Add peanut butter mixture and vanilla. Beat to blend well.

Beat in egg.

Add dry ingredients and mix until well combined.

Add both oats. Continue to blend at high speed for 1 minute.

Now here’s where I veered off from the original recipe. The original recipe said to refrigerate the dough for at least 3 hours and then scoop them onto foil-lined cookie sheets. I was running out of time, so I scooped the dough out onto parchment lined baking sheets, spacing about 1” apart (using a scoop that held just under 3 tablespoons of dough), and then refrigerated the cookie sheets for about 45 minutes before baking. This seemed to work just fine. They also said to use a foil-lined baking sheet, but I used parchment and that also seemed to have no ill effects on the final cookie.

Arrange racks in upper and lower thirds of oven; preheat to 375 degrees. Bake until light golden, 10-12 minutes (rotate baking sheets 180 degrees halfway through baking).

Let cookies cool on sheets for 2 minutes. Transfer to wire racks to cool completely.

Grace Gives Ballet Lessons

I was outside the other day and caught Grace in such a strange position that I decided she was giving ballet lessons to Kiki.

"And point that toe!"

"And stretch that leg!"

Kiki looks like she's doing a pretty good job in her first ballet lesson.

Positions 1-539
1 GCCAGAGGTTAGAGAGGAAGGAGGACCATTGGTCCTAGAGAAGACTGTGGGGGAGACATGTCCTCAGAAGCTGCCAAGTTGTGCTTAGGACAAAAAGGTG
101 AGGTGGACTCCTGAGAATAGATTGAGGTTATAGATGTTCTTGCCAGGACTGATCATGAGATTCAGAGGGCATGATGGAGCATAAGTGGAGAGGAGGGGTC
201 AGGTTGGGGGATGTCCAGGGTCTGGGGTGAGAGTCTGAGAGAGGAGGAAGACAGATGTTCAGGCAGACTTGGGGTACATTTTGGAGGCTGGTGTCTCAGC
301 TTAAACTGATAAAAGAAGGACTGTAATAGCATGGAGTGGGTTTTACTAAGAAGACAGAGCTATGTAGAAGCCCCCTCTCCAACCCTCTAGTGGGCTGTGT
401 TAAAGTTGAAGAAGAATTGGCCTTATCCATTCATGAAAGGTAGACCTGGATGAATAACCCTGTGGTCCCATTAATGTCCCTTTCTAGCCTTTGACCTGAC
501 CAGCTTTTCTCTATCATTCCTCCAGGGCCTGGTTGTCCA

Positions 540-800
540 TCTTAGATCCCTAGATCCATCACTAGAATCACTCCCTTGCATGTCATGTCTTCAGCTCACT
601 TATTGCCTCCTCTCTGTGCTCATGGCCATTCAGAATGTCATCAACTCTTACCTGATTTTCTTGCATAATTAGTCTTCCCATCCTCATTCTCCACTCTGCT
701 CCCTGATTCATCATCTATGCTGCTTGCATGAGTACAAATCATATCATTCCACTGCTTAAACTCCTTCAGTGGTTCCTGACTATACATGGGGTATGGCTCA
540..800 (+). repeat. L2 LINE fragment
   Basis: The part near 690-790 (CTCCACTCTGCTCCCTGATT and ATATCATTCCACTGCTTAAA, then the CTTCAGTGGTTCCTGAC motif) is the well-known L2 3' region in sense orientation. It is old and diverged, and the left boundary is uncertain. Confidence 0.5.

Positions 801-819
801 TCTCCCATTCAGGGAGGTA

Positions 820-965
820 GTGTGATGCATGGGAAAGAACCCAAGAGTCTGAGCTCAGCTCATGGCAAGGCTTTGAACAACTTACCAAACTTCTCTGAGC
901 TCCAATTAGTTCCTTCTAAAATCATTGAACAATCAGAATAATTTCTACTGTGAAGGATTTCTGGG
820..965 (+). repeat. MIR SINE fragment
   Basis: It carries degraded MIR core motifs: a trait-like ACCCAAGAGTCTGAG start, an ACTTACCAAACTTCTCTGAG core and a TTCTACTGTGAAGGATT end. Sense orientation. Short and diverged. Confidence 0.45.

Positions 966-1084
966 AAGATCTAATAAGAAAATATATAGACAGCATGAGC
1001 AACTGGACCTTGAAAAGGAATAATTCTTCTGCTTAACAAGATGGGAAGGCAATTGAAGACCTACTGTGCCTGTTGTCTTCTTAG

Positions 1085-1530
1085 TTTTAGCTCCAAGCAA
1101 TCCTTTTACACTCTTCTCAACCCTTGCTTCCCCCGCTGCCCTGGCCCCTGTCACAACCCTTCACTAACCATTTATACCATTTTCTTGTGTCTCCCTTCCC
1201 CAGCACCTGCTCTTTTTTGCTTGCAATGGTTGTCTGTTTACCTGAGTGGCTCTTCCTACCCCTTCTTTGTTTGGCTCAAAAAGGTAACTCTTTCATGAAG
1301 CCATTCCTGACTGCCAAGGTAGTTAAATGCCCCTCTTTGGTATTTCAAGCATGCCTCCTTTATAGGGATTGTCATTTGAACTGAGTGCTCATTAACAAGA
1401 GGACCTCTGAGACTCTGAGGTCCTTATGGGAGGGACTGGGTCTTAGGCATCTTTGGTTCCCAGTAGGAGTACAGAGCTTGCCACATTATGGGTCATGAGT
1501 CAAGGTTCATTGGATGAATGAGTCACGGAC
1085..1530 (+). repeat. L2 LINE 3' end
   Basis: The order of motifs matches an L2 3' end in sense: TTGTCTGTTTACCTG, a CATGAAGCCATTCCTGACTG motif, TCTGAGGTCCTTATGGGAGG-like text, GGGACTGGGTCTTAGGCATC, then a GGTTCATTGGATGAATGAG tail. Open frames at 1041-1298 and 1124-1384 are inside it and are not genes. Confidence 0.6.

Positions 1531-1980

Until grumpy Melina tells Grace to stop goofing around and start acting like a goat.

So Grace tells Kiki the lessons over for the day.

And that’s the way it is today here in my strange little world.

And they just keep coming…

I really think I’ve found one of my favorite form of art. I just can’t seem to get enough of making these linoleum print cards. I added 3 new ones to the portfolio in the past week or two. For the first time I printed these using an oil-based block printing ink. While it’s a bigger clean-up, I really liked the results and thought it made a ‘cleaner’ print than the water based ink does.

The Snowy Farmhouse printed card.

Silver Spangled Hamburg black print with red hand-painted combs.

Japanese Gray Cockerel black print with red hand-painted combs.

And although it’s time consuming, I love the pop of color the red combs add to the rooster and chicken prints.

I’m working on a new one right now from one of my favorite photographs of a crested crane that will use a salmon colored hand-painted accent color.  We’ll see how that looks.

Litchfield County, Connecticut